One of the most effective steps to stop drinking every night is to clear your environment of any potential triggers. That includes alcohol paraphernalia, speciality glasses, and of course any beverages or products that contain alcohol. It can also be helpful to avoid alcohol-centric places, such as bars. The brain creates strong associations between alcohol and these objects and places, so giving yourself space from them can help your brain think less about alcohol and create new associations with healthier nighttime rituals. 

Prepare for Each Day

We can set ourselves up for success by the way we head into each day. In the morning, clear your mind and imagine how you’d like to feel. Develop a calming morning ritual that includes a few minutes of mindfulness. This can help you get connected with your sobriety or moderation goal. Then, review your schedule for the day and identify any events or environments that are potentially triggering. This will give you the opportunity to prepare support ahead of time, rearrange your plans, or schedule something else to distract you from the urge to drink.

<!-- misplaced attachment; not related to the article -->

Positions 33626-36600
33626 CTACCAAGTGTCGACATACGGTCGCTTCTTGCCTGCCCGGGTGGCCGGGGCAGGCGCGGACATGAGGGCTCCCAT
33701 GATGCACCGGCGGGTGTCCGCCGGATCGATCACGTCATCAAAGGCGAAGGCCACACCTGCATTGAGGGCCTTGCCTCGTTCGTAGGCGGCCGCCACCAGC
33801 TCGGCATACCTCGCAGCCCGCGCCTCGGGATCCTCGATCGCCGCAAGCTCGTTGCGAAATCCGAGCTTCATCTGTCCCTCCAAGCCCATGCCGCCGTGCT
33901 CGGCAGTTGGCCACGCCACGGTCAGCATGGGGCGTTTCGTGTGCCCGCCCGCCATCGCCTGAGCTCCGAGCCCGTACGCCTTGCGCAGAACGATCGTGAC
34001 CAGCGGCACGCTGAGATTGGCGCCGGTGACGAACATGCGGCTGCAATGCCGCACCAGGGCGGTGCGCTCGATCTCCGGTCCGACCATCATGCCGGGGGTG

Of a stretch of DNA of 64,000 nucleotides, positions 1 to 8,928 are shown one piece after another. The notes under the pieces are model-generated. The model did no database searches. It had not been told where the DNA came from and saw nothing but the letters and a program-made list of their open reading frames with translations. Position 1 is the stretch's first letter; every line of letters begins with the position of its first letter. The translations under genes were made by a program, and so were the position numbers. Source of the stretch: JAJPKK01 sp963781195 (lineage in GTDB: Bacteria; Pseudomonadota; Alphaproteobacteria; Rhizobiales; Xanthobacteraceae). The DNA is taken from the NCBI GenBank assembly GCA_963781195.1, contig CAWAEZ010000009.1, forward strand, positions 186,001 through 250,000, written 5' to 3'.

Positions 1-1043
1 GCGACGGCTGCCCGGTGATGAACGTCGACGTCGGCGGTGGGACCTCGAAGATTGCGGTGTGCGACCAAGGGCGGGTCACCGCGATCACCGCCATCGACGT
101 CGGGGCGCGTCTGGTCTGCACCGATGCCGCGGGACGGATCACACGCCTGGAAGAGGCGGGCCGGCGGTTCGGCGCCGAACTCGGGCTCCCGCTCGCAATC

Practice Deep Breathing

Right now, take a huge breath and exhale. You’ll notice that your thoughts clear quickly. This is because the increase in oxygen sends a message to your brain to calm down and a signal to the limbic system to relax your body. When you first stop drinking every night, you might feel increased cravings or feelings of anxiety and stress. It’s important to acknowledge these feelings and allow them to surface. Then, practice deep breathing. It will help decrease the physical symptoms associated with these emotions, such as increased heart rate and blood pressure, sweating, and tense muscles.

figure breathing in and out. "Inhale for 4s. hold for 4s. exhale for 6s."

Build a Plan to Fight Cravings

Cravings occur when the brain has adapted to anticipate the positive effects of alcohol. Cravings can be triggered by a variety of circumstances, including being hungry, angry, lonely, bored, or tired. Checking in with yourself can help you identify if there’s an underlying issue causing you to crave alcohol, and allows you to address it in a more effective way. Prioritizing nutrition can be especially helpful. One of my go-to nutrition tips is to try eating small meals throughout the day to keep your blood sugar balanced.